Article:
Along with the word “unprecedented,” the phrase “new normal” is probably one that you’ve heard flying around, or used yourself to describe the current state of things. It seems to be the best way to sum up the last 15 months of our lives. Things are vastly different from what we’re used to, and they won’t start to resemble anything close to our pre-pandemic lives for a long, long time. I’m fine with never going back to what was considered normal, as there were so many broken aspects of our society that we averted our gazes from, choosing to survive as best as possible instead of challenging the status quo.
The way that we care for ourselves is one of the many aspects of our lives that has evolved since the pandemic began. If you’ve noticed recently, there’s been a lot more emphasis on self-care in the beauty sphere, emphasizing the need to practice it intentionally and with great care. A new trend has been born out of this evolution already—skinimalism. A year spent cooped up indoors coupled with a few other factors has birthed a new dedication to caring for skin so that it doesn’t need to be covered up by makeup. Even though I’ve been a beauty buff for years now with a solid Rolodex of effective techniques and holy grail products, the pandemic has changed the way that I approach my skincare and beauty routines in general. Here are some of the most notable.
Even though I’ve been a beauty buff for years now, the pandemic has changed the way that I approach my skincare and beauty routines.
Nothing forces you to take an honest look at the state of your skin like a few months without makeup. When you begin to get more comfortable with the sight of a bare face staring back at you 24/7, you might be more inclined to dedicate more effort to sort out any skin issues.
I had a stubborn acne scar that had taken up residence on my left cheek for the better part of six months, but never really focused on clearing it up because I could always camouflage it with super coverage concealer. Constantly staring at myself in the gallery of faces during many, many Zoom calls and noticing the little flaws that marked my face pushed me to demand more of my skincare products. I also began to pay a lot more attention to the minute changes in texture, clarity, and hydration.
Skincare as Self-care
I’ve always been pretty good at researching products before I purchase and using them responsibly, but something about all the extra time and my need for an outlet has transformed my daily routines into a more relaxing experience. A 45-minute sheet mask session feels less like an additional chore at the end of a busy day and more like a chance to reflect and unwind before bed.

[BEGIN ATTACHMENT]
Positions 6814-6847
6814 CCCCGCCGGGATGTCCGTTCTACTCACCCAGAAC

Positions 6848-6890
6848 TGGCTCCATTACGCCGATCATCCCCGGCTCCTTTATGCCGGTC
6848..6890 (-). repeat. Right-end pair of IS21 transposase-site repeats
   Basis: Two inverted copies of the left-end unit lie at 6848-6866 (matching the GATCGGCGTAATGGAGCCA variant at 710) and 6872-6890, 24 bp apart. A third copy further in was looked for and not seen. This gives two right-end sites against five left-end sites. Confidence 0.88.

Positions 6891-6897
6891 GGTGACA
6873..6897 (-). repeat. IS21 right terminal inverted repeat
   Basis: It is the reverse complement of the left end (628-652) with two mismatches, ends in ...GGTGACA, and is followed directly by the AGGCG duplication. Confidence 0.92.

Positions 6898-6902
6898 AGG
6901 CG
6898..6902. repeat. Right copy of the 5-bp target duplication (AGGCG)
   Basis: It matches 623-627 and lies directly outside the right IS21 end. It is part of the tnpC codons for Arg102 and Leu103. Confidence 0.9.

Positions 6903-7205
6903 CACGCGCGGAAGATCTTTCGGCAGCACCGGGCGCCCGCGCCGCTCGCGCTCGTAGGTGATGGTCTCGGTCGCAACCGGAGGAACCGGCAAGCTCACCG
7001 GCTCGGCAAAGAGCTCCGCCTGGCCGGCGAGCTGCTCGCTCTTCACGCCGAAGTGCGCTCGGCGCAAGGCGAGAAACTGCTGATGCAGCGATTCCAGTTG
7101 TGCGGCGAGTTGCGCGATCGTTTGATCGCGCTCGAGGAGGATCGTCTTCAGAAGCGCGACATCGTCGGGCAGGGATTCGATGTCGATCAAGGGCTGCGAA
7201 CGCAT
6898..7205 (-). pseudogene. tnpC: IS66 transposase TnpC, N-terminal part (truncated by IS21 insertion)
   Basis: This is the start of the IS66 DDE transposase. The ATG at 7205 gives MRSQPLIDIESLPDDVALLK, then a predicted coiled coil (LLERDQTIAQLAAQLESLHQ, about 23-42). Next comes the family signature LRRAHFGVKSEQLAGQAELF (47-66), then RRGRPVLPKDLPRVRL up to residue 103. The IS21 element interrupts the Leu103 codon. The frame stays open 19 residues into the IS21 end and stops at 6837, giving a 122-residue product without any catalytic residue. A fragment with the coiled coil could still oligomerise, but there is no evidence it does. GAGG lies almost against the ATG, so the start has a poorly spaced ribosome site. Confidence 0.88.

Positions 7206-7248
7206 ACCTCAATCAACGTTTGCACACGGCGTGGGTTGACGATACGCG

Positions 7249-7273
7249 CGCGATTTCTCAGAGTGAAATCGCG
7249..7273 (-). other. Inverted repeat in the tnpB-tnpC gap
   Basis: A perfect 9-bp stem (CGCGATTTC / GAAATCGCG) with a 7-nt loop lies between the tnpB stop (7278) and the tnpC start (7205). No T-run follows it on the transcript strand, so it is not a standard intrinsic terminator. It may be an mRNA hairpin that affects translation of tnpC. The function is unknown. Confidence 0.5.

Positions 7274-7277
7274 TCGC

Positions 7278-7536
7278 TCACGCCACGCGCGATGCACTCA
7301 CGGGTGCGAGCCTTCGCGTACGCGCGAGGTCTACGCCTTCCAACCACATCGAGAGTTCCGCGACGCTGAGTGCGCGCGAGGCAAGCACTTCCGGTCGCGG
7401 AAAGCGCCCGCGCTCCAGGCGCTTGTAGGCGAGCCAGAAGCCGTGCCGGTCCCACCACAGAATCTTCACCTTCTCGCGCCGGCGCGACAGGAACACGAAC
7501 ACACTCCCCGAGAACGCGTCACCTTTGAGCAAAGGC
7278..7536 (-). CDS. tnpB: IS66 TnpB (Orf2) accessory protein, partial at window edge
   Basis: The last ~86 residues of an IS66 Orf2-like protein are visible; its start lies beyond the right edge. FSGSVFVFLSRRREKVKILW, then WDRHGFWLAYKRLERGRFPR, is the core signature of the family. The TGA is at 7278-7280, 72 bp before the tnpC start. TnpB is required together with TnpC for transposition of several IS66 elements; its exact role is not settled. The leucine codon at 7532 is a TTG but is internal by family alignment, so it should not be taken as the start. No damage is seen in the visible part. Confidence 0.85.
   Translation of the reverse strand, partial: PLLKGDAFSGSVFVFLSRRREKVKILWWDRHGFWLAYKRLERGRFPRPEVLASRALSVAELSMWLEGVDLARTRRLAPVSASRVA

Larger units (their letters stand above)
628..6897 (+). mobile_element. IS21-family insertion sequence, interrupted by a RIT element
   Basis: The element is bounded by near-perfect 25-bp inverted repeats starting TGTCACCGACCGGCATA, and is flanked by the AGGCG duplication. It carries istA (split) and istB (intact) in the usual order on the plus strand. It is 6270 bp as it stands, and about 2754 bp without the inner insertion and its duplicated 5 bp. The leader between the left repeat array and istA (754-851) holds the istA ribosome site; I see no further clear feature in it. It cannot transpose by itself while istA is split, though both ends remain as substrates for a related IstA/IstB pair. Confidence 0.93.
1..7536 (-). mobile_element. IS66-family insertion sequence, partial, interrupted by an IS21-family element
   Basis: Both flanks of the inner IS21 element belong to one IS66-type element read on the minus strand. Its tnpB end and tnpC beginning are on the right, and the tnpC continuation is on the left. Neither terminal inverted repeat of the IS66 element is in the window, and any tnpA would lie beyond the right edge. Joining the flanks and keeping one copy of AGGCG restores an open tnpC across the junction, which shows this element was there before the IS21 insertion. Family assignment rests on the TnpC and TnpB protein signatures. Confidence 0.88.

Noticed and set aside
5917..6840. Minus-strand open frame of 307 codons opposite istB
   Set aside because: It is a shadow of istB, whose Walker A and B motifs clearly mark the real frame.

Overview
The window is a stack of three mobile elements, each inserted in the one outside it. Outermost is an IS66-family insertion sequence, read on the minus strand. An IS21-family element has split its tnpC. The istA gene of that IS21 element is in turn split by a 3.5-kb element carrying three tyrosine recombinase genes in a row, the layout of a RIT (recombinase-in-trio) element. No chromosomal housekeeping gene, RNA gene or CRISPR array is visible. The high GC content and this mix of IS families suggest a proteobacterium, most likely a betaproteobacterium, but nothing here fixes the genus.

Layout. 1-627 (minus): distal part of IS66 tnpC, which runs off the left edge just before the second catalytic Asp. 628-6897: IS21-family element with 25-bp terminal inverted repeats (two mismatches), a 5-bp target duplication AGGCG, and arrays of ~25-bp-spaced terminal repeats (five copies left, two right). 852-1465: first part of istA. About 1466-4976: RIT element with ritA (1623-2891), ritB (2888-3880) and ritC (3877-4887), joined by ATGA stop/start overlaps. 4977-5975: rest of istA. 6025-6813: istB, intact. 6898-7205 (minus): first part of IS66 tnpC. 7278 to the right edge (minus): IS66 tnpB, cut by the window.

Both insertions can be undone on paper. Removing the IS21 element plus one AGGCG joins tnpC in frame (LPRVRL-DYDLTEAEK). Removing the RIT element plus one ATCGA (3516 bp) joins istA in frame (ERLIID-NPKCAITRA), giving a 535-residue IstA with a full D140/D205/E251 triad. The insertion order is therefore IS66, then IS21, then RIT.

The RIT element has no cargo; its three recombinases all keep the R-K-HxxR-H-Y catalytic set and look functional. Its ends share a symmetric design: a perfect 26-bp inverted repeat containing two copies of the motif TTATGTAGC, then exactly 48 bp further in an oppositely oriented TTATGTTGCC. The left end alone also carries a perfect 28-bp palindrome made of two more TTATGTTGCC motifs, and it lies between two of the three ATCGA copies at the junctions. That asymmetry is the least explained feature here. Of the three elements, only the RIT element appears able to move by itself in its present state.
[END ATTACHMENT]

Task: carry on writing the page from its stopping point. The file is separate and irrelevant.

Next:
Easing into Exfoliants
After years of trying to introduce chemical exfoliants into my routine without much success, I’d all but given up. While everyone was making sourdough, shaving their heads, or painting accent walls, I focused on the goal of using chemical exfoliants successfully, introducing alpha hydroxy acids through a painstakingly slow process that spanned weeks. The outcome is that my face can now handle two times weekly applications of my favorite overnight peel, my skin looks amazing, and I’m more confident in my ability to take care of my skin.
Elaborate eye makeup quickly caught on during the pandemic for an obvious reason: Because we were all mandated to wear masks, only the upper half of our faces were visible to others. Lipstick lovers quickly became eye shadow artists, and fans of the natural look embraced color. Eyeshadow is one of my favorite aspects of makeup, so I have a pretty decent collection of palettes and pencils. Towards the end of the last lockdown, I started to experiment with gemstones, stamps, and bright pops of color. It’s a pleasant way to express my creativity and makes the transformative power of makeup even more fun.
The Art of Transformation
A lot of people who wouldn’t have been caught dead without a full beat pre-pandemic have embraced the barefaced look and don’t see themselves ever going back. I’m the total opposite. I still hunt for the perfect shade of peachy blush for an Igari-style look and adhesive rhinestones to elevate even the most casual outfit. I appreciate the radiant glow and bouncy texture of my moisturized, healthy skin, but I also sigh over a buttery bronzer and metallic cream shadows. I haven’t abandoned one thing for the other, just learned to slow down and take in every step.
Taking the Plunge
For a long time, I wanted to loc my hair, but FOMO always prevented me from following through. What if I got bored of having my hair in one style? How would I know how to take care of my hair properly in this new style? In the first week of the pandemic, I said, “Why not now?” because it seemed to me that there was no better time to experiment than during an anxiety-triggering global crisis. Not only would I be accomplishing something I had wanted for a while, but it would serve as a project to distract me while we waited to see how things would play out. Almost a year and a half later, I’m immensely pleased with my loc journey and can’t wait to learn even more about my hair in this new form.
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What are some of the ways your beauty routine has changed since the pandemic began? Are you really into sheet masks now? Have you learned to give yourself salon-quality manicures at home? I’m excited to learn how your beauty journey has changed.